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Too-much-of-a-good-thing? The curvilinear relation between identification, overcommitment, and employee well-being

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Abstract

Organizational identification reflects the link between employees and their organization and it has been consistently found positively related to employee health and well-being (Steffens et al. 2017). However, recent reviews and initial empirical evidence questioned the assumption of a uniform linear relation. We propose a mediation model, in which identification will be non-linearly related to changes in overcommitment over time, which in turn, will be related to employee psychological distress and job burnout. We tested the potential adverse effect of over-identification in a two-wave study (N = 85) across 18 months of both blue-collar and white-collar employees in an Italian manufacturing firm. The results confirmed our hypotheses and revealed a curvilinear effect of identification on overcommitment as well as indirect effects for health and burnout. We outline implications for theory in the form of the too-much-of-a-good-thing notion, and we discuss practical implications for managers who should be conscious of these effects when designing interventions to increase identification.

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Notes

  1. 1.

    The data are available at the Open Science Framework at: https://osf.io/2nyfr/

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Acknowledgments

We are grateful to Lucia Sasso for her valuable assistance in the data collection.

Author information

All authors contributed to the study conception and design. Material preparation, data collection and analysis were performed by [Lorenzo Avanzi], [Lucia Savadori], [Valeria Ciampa] and [Franco Fraccaroli]. The first draft of the manuscript was written by [Lorenzo Avanzi and Rolf van Dick] and all authors commented on previous versions of the manuscript. All authors read and approved the final manuscript.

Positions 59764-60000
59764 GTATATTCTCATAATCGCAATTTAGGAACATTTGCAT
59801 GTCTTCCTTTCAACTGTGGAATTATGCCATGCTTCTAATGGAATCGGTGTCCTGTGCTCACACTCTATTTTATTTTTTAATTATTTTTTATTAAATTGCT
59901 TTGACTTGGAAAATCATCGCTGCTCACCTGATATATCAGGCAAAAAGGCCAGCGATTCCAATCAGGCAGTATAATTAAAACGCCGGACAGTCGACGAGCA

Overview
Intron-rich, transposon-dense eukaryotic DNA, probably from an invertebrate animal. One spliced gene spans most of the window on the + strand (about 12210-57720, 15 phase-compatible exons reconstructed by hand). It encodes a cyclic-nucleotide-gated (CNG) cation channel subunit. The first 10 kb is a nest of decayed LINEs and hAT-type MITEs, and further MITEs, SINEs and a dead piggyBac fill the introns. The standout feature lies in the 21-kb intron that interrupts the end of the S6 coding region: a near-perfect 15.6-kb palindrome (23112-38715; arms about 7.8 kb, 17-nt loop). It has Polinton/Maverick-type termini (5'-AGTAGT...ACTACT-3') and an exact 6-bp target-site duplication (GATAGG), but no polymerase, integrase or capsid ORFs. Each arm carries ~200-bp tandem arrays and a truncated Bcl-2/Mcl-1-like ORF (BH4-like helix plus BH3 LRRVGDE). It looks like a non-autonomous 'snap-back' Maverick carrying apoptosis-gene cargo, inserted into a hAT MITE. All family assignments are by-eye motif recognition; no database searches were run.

Correspondence to Lorenzo Avanzi.

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On behalf of all authors, the corresponding author states that there is no conflict of interest.

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All procedures performed in studies involving human participants were in accordance with the ethical standards of the institutional and/or national research committee and with the 1964 Helsinki declaration and its later amendments or comparable ethical standards.

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Informed consent was obtained from all individual participants implicitly by their voluntary participation in our study.

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Parts of the data have been used in a previous publication (Avanzi et al., 2018). This publication is, however, based on a larger sample of N = 186 that was collected at time 1. It only presents cross-sectional analyses and does have a very different focus (relations between identification, support, safety climate and safety compliance) and partially different subjects (only blue-collar workers).

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Avanzi, L., Savadori, L., Fraccaroli, F. et al. Too-much-of-a-good-thing? The curvilinear relation between identification, overcommitment, and employee well-being. Curr Psychol (2020). https://doi.org/10.1007/s12144-020-00655-x

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Keywords

  • Organizational identification
  • Overcommitment
  • Curvilinear relations
  • Psychological distress
  • Job burnout